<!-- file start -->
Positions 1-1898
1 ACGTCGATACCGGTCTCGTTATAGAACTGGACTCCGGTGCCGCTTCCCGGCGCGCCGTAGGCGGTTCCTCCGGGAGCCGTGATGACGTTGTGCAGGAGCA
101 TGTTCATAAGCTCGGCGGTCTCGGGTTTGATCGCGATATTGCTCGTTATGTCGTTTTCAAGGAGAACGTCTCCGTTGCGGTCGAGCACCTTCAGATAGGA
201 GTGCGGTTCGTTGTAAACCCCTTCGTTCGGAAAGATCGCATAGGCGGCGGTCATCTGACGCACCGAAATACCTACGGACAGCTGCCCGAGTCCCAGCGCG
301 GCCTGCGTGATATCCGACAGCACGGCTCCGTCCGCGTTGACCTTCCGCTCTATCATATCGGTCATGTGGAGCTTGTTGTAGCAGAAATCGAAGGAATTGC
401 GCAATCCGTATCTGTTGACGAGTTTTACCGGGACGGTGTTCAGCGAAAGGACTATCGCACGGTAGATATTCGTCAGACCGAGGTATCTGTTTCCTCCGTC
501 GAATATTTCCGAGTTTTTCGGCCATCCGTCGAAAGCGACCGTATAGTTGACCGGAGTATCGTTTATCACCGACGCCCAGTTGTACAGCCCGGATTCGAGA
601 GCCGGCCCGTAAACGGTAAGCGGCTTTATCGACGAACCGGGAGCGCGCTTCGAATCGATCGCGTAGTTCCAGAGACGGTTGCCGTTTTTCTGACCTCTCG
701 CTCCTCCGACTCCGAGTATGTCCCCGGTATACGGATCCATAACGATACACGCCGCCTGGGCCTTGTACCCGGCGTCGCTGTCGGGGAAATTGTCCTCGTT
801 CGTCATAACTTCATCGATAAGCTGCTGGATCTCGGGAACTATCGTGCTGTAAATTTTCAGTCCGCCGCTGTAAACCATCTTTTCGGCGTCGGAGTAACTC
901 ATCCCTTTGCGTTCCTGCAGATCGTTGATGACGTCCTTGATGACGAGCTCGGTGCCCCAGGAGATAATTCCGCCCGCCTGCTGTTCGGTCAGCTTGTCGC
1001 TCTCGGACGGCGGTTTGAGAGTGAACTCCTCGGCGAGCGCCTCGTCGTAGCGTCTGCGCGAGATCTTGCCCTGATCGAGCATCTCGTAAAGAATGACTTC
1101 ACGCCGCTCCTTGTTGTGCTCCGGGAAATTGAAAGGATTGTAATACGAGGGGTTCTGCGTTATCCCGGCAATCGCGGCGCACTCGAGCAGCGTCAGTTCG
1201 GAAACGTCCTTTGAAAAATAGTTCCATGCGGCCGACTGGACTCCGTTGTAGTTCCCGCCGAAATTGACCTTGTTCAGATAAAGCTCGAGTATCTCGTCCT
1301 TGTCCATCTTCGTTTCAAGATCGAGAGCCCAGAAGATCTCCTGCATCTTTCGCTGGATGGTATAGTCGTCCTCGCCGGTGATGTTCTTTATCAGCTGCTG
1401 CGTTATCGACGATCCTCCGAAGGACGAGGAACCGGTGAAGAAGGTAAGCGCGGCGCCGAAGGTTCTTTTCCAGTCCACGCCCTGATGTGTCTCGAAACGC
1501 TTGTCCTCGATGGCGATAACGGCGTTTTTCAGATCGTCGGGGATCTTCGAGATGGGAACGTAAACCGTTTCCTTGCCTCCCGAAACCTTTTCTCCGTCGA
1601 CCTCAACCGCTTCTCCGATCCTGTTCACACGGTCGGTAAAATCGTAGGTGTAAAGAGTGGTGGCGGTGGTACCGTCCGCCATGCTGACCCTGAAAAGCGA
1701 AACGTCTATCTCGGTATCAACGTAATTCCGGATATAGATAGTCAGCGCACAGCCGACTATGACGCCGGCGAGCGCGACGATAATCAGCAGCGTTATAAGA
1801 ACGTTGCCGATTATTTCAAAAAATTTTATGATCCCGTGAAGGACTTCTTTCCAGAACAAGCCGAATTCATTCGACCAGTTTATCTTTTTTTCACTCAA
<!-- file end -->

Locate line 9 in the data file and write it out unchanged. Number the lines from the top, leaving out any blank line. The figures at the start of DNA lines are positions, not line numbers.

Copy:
701 CTCCTCCGACTCCGAGTATGTCCCCGGTATACGGATCCATAACGATACACGCCGCCTGGGCCTTGTACCCGGCGTCGCTGTCGGGGAAATTGTCCTCGTT